Germany may arrest Holocaust row bishop

Germany may issue an arrest warrant on hate crime charges against the British Holocaust-denying Catholic bishop Richard Williamson, the justice minister said today.

It is illegal to deny the Holocaust in Germany and several other EU countries.

Brigitte Zypries said officials were considering issuing an EU-wide warrant because the ultra-conservative clergyman denied the Nazi's killed six million Jews in a television interview that was recorded in Germany.

A German investigation into his remarks was already under way, she said.

"Germany could issue a European arrest warrant," she said.

A new set of EU guidelines to toughen national anti-racism and hate crime laws was passed in 2007.

They will commit all 27 EU countries to impose criminal sanctions against people or groups that publicly incite violence or hatred against other groups or persons based on race, colour, religion, descent or ethnic origin.

The guidelines also recommend EU nations impose prison sentences of up to three years for those convicted of denying genocide, such as the mass killing of Jews during the Second World War and the 1990s massacre in Rwanda.

Meanwhile the Vatican today rejected an apology from the bishop saying it was not enough to re-admit him to the church.

He apologised for his remarks yesterday but did not say his comments had been erroneous, or that he no longer believed them.

A Vatican spokesman said his statement did not seem to satisfy the conditions the Vatican set out for him.

Earlier this month the Vatican said the bishop must "absolutely and unequivocally distance himself" from his remarks if he wanted to be admitted as a prelate in the church.

The bishop's initial remarks sparked widespread outrage among Jewish groups and others. The interview was broadcast just days before the Vatican announced that it was lifting his excommunication and that of three other bishops.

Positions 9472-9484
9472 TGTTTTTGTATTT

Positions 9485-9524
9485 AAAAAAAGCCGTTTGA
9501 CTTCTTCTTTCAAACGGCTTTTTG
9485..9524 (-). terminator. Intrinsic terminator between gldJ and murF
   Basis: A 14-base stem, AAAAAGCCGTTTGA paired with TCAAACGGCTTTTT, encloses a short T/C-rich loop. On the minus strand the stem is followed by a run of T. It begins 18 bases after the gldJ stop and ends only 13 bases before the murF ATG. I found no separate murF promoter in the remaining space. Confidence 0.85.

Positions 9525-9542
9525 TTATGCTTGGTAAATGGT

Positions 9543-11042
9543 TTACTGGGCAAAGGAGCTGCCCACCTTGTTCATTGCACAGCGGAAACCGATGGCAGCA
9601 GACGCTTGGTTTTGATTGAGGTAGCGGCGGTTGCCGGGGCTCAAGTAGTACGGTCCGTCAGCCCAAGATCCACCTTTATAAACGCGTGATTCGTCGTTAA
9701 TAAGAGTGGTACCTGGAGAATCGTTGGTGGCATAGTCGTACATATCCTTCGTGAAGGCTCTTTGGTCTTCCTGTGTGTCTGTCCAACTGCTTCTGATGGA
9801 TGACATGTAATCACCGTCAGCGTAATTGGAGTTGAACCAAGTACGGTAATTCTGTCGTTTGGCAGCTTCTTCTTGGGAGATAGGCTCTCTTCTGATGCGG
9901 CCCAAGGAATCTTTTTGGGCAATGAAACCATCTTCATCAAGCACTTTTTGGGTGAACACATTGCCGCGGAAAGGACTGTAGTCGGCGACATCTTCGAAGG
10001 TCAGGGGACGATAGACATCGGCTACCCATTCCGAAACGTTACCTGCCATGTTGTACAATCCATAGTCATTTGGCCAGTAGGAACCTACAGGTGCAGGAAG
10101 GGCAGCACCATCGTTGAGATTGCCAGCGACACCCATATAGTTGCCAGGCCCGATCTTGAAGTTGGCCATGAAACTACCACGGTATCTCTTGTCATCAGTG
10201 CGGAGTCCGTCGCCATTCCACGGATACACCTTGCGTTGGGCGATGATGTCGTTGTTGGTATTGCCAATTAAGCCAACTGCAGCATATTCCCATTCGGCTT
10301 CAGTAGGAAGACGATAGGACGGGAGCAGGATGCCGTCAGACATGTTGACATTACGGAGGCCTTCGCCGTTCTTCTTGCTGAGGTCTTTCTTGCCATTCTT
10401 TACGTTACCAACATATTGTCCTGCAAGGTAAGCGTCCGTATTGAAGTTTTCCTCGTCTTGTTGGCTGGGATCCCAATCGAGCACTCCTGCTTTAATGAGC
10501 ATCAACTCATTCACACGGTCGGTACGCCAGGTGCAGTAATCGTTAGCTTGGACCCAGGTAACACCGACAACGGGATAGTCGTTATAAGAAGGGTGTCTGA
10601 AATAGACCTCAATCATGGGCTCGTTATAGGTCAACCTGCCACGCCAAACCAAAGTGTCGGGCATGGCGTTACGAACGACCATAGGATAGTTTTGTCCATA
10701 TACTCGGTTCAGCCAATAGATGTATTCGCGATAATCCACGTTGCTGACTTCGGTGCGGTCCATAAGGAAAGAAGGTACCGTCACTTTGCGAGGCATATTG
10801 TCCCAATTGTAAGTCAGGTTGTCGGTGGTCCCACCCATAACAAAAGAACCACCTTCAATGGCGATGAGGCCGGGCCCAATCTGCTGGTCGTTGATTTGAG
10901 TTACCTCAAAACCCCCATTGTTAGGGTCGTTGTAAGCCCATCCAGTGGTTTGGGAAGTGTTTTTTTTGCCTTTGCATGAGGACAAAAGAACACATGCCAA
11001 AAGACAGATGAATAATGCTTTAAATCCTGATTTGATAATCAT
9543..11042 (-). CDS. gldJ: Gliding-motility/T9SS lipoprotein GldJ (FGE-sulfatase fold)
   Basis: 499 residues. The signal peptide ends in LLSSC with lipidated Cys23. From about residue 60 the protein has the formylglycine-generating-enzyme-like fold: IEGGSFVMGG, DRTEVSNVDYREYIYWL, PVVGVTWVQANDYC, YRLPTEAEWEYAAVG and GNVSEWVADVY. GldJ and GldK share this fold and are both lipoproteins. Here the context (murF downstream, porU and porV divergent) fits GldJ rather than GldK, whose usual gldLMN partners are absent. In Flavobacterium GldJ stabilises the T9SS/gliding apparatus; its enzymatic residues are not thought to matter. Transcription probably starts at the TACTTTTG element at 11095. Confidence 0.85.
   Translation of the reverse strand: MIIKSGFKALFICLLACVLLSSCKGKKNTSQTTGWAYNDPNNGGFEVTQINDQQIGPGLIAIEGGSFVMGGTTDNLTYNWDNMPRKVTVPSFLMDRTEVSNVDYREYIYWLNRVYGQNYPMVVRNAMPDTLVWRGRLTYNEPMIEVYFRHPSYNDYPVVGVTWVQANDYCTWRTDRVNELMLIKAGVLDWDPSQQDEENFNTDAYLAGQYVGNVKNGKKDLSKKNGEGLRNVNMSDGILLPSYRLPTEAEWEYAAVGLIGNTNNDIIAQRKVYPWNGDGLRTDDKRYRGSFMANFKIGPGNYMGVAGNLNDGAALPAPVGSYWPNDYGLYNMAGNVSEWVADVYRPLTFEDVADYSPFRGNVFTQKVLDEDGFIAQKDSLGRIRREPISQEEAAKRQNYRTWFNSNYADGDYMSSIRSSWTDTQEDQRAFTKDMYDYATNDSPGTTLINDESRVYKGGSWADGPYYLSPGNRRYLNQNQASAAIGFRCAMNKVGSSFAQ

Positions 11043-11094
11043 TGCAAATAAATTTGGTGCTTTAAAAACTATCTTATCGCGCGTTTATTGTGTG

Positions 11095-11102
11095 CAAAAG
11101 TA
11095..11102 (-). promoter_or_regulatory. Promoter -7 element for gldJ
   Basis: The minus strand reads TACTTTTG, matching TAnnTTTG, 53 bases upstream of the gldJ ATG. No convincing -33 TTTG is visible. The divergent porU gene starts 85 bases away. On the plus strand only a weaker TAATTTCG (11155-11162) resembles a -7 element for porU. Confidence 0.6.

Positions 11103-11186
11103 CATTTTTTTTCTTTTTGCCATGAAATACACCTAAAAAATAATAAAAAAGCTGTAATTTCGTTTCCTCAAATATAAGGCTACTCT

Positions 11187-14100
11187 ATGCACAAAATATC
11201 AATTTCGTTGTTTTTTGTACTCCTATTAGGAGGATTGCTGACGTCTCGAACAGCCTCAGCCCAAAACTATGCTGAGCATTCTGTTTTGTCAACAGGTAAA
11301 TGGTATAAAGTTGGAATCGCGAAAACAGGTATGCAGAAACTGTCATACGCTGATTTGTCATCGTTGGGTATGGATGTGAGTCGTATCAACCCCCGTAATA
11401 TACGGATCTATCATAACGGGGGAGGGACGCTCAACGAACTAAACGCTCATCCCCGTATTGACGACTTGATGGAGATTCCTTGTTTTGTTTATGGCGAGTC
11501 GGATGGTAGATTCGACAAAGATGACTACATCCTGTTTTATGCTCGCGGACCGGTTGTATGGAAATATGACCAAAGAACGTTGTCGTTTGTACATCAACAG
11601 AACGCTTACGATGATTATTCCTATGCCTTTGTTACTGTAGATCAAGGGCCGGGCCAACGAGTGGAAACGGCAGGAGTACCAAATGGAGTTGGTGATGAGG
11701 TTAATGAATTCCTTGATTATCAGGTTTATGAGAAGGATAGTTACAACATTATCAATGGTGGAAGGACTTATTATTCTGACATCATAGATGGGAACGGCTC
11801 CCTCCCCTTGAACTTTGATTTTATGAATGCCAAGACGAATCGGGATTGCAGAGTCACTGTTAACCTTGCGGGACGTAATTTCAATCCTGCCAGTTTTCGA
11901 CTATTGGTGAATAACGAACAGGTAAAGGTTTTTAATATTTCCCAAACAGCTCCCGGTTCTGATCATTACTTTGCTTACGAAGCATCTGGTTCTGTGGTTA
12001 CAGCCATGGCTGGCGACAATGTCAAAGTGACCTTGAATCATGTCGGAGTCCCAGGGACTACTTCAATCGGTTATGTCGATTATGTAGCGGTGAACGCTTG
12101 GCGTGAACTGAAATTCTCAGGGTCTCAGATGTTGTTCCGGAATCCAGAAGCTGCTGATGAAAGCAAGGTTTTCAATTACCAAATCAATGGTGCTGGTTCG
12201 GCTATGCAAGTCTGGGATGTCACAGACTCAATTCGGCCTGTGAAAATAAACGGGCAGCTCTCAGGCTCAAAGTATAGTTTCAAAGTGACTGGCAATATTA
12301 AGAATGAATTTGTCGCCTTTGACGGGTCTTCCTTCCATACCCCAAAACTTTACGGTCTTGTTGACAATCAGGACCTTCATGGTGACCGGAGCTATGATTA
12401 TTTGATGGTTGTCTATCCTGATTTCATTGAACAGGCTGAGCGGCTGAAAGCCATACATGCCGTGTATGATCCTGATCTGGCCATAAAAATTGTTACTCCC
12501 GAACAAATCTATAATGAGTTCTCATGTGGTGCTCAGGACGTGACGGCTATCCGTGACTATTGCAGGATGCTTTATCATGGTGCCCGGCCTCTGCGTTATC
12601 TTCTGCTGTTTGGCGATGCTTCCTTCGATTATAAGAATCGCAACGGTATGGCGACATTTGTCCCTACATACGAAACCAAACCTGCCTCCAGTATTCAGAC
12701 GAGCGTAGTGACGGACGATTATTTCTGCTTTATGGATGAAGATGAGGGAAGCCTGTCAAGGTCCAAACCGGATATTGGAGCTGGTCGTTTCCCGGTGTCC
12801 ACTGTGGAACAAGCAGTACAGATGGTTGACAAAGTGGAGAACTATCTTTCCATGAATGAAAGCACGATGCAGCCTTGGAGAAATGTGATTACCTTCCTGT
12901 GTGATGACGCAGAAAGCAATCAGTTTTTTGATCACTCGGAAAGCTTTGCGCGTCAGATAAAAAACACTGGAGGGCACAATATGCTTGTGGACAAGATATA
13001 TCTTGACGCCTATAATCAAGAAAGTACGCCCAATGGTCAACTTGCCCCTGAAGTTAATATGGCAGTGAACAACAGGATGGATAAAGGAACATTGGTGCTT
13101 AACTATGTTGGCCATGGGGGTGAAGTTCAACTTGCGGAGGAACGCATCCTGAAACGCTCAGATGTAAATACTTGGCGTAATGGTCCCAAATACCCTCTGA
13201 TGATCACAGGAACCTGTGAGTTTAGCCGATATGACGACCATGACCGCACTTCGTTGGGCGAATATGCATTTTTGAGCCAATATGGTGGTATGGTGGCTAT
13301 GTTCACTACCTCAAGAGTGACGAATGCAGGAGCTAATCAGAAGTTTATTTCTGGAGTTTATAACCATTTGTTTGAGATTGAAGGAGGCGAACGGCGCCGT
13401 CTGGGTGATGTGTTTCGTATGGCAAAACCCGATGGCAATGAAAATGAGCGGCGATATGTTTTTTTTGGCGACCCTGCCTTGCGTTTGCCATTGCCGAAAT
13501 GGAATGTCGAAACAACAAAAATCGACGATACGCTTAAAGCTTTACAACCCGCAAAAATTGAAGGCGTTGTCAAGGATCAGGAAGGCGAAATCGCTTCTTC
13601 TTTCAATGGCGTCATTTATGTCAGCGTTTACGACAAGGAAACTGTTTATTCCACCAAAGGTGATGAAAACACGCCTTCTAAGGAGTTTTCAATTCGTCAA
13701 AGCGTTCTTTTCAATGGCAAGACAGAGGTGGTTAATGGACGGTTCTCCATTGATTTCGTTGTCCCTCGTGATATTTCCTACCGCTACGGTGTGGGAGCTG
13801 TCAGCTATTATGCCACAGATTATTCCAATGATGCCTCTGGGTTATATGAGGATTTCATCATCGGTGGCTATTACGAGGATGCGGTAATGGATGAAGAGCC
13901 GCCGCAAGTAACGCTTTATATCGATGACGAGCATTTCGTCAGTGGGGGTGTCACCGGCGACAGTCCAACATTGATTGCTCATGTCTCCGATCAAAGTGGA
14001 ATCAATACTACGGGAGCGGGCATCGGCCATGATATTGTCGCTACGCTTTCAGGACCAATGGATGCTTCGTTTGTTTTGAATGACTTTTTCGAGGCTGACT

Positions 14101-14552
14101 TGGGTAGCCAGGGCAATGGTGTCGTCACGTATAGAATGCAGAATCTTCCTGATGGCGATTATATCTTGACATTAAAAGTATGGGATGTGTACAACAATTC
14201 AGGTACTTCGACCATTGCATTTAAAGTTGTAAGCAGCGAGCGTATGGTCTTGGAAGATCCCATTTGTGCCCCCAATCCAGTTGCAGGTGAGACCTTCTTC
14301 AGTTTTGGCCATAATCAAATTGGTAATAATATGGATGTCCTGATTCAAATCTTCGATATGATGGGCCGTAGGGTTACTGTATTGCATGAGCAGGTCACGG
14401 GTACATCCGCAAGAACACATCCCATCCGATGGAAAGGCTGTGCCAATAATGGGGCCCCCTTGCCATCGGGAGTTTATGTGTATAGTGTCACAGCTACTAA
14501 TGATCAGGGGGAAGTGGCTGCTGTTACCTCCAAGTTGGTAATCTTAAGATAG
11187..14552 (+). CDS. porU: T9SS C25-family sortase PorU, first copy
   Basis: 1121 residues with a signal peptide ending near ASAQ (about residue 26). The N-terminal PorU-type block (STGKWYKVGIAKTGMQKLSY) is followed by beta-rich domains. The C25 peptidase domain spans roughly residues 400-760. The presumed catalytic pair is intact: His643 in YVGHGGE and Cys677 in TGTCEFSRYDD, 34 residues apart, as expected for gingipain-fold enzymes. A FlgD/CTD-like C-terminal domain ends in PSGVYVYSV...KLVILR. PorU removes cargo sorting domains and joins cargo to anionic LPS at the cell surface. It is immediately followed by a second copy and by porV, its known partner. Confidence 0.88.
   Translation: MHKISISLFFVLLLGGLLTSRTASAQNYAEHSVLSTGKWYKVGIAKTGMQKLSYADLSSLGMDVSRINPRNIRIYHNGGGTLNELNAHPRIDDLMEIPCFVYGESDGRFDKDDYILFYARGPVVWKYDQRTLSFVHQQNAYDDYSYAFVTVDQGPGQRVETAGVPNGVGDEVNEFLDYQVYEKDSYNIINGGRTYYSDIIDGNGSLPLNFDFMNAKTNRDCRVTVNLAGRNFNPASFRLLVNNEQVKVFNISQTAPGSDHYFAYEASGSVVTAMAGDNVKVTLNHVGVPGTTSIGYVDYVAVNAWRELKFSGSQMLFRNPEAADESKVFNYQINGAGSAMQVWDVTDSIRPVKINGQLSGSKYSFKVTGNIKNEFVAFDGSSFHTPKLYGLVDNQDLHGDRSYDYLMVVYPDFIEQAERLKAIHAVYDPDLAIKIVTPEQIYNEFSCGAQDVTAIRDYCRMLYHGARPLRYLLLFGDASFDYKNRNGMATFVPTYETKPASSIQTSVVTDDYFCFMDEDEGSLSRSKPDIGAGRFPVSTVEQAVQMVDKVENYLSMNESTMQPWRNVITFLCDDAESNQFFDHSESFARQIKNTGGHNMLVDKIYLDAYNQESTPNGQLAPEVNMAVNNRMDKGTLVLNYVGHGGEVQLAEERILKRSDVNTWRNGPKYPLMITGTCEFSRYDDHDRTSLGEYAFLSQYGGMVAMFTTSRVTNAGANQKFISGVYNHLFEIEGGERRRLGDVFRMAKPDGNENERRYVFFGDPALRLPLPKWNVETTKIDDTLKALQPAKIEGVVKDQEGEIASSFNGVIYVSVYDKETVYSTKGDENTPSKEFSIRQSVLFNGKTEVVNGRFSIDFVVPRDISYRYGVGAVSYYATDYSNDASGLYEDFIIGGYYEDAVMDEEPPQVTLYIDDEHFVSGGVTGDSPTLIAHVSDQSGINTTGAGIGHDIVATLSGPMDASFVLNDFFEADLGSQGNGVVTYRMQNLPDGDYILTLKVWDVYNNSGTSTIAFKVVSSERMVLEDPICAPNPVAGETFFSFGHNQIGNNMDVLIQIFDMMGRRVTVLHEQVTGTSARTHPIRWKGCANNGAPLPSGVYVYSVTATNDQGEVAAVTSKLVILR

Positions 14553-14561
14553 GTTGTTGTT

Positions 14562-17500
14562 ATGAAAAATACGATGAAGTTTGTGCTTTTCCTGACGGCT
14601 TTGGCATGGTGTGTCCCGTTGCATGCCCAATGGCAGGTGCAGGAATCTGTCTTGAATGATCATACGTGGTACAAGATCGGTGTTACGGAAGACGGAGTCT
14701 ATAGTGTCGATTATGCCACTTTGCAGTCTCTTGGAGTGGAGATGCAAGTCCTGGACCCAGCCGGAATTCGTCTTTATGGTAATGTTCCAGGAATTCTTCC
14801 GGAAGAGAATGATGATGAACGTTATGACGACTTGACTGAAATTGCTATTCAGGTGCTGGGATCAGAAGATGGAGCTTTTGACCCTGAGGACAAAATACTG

The four, members of the traditionalist Society of St Pius X, had been excommunicated after being consecrated as bishops without papal consent in 1988.

Bowing to the criticism, the Vatican on February 4 demanded that bishop Williamson "absolutely and unequivocally distance himself from his remarks about the Shoah (Holocaust) if he is to be admitted to episcopal functions in the church."

The Vatican today noted that his comments were not addressed to the pope or to the Vatican's Ecclesia Dei commission, which has been dealing with the Society of St Pius X ever since its bishops were excommunicated.

The bishop issued his statement on arriving back in Britain after being expelled from Argentina.

He said he was only giving the opinion of a "non-historian" which was "formed 20 years ago on the basis of evidence then available, and rarely expressed in public since."

However, he said, "the events of recent weeks and the advice of senior members of the Society of St Pius X have persuaded me of my responsibility for much distress caused."

"To all souls that took honest scandal from what I said, before God I apologise."

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